Karson and the Golden Ticket
November 2015

“Karson and the Golden Ticket,” Friend, Nov. 2015, 22–23

Karson and the Golden Ticket

It’s finders keepers, right?

“A faithful man shall abound with blessings” (Proverbs 28:20).

Karson walked to the back of the classroom to put his book away. There, lying on the carpet in front of the bookcase, was a golden ticket! He picked it up. His heart beat faster when he saw that the name line was blank.

The boys and girls in Karson’s class could earn golden tickets by doing well in their work or by being extra helpful or kind. Once a week his teacher drew a ticket out of a jar and let the winner choose a prize.

Karson couldn’t believe his luck! Today was the golden ticket drawing, and here was another ticket, just for him. He looked around, but no one else was near the ticket. All his classmates were at their desks, laughing and talking with each other.

Karson decided to write his name on the blank line. Then he could put it into the prize jar with the tickets he’d already earned. With so many chances, at least one of his tickets would definitely be picked! Then he could choose the pink stuffed pig for his sister’s birthday present, just like he had been hoping. He smiled and reached for the pencil in his pocket.

Suddenly his fingers stopped. There was a weird feeling in his chest, and it wasn’t his heartbeat. It’s finders keepers, right? he wondered.

He looked out the window and tried to figure it out. He did find the ticket, but he hadn’t earned it. And maybe whoever lost it was looking for it. But he needed this extra ticket for his great plan! He traced his finger over the blank name line and sighed. His plan wouldn’t be so great if he won with a ticket that wasn’t really his.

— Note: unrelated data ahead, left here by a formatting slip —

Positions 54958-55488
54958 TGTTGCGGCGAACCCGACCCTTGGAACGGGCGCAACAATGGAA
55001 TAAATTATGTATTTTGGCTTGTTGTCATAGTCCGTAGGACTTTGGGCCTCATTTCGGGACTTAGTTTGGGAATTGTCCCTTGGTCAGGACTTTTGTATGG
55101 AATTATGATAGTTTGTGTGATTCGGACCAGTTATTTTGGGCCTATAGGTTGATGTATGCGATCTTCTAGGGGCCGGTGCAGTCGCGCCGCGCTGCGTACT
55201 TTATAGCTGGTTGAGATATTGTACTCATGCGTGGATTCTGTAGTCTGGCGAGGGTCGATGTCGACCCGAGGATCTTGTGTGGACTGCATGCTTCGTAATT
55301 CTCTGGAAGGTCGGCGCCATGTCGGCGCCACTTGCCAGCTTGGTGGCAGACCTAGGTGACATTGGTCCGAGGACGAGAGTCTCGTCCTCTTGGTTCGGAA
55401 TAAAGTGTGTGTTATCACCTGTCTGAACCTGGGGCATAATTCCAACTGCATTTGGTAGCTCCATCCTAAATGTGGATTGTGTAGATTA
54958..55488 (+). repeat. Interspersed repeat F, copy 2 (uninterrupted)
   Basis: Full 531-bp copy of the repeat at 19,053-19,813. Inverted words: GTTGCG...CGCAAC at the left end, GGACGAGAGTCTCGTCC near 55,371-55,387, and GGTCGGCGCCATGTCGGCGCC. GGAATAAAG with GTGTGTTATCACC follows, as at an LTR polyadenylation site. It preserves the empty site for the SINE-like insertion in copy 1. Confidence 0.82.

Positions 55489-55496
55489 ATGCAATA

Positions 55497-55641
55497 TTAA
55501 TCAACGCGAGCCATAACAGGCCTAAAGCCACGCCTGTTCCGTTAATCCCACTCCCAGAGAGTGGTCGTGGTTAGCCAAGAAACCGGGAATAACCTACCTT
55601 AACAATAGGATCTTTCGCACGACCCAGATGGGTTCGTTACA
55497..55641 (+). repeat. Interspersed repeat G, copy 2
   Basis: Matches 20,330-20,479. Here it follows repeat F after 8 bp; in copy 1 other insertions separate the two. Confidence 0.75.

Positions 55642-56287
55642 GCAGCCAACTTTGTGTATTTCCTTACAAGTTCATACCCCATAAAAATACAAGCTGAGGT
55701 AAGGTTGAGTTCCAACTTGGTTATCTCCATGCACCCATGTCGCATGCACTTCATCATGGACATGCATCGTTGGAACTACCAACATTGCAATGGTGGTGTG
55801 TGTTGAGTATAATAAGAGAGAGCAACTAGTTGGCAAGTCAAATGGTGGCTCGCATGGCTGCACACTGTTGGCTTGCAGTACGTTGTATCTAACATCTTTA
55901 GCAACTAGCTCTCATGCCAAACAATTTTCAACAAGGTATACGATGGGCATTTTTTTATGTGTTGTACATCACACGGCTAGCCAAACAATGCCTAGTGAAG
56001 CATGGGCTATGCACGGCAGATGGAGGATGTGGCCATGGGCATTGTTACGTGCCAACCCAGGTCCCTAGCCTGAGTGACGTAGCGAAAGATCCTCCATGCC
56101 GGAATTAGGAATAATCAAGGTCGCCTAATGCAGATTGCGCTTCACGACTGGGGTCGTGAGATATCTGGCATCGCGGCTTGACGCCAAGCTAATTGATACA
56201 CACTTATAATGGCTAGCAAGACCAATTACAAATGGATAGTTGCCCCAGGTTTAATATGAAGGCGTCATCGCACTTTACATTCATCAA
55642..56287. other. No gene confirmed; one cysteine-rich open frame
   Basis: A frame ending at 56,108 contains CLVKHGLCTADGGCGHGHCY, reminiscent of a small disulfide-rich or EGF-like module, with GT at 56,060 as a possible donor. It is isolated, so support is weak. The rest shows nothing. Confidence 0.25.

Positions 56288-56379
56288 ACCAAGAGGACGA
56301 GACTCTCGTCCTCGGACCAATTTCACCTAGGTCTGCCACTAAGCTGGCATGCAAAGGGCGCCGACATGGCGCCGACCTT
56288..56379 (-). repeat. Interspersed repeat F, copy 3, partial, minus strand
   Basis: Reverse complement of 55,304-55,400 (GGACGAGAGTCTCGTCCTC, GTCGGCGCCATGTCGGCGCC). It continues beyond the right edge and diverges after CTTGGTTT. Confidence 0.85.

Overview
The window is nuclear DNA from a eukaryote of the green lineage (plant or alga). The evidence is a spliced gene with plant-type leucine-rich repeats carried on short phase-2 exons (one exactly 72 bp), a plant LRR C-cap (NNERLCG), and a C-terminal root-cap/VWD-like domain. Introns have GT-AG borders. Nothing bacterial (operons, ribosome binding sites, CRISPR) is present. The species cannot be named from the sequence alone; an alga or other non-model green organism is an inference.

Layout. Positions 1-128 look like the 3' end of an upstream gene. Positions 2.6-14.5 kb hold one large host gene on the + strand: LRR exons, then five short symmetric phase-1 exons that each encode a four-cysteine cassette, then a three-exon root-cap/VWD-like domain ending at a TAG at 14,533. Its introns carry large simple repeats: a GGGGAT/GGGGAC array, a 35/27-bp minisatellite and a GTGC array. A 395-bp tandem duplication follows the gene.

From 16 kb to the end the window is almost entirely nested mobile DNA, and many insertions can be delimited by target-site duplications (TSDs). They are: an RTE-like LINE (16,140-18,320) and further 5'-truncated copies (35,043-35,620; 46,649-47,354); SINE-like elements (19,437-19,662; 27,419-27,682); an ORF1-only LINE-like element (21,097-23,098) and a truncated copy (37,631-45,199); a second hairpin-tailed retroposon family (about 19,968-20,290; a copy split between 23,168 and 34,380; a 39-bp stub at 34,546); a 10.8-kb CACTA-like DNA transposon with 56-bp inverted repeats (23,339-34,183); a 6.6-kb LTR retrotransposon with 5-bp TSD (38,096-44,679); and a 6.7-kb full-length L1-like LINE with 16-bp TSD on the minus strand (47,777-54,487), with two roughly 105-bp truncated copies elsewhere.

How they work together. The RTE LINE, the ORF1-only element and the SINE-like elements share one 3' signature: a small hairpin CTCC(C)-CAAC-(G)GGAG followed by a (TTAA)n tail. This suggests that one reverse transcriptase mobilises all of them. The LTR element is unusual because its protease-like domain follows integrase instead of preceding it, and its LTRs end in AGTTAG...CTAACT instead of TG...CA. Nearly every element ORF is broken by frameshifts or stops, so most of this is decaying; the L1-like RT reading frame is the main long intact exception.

He remembered what Dad had told him once when he hadn’t wanted to share with his sister. “When you make a good choice, you can feel peaceful inside. You never have to feel bad about your choice later.”

He put the pencil back in his pocket and walked over to his teacher’s desk. Miss Evans smiled. “What can I do for you, Karson?”

“Uh, Miss Evans, I found this ticket on the floor near the bookcase,” he said. “I think somebody lost it. But these are mine,” he said, dropping six tickets into the jar on her desk. He turned around to leave, but Miss Evans called him back.

“Karson, you know what? I’d like you to have another ticket because you were honest and returned this one.”

“Thank you!”

“By the way, what prize would you choose if your name was drawn? The big candy bar? Or maybe the fire truck?”

“The pink stuffed pig!” Karson said right away. “It’s my sister’s birthday next week, and I really want to give it to her. That’s her favorite animal.”

Miss Evans smiled. “Well, I hope you can win it for her.”

Karson sat down at his desk and smiled. He still wanted his name to be picked, but he would be happy even if it wasn’t. Dad had been right. Making the right choice did make him feel great, and maybe, just maybe, he still might win the pink pig.

Karson and the Golden Ticket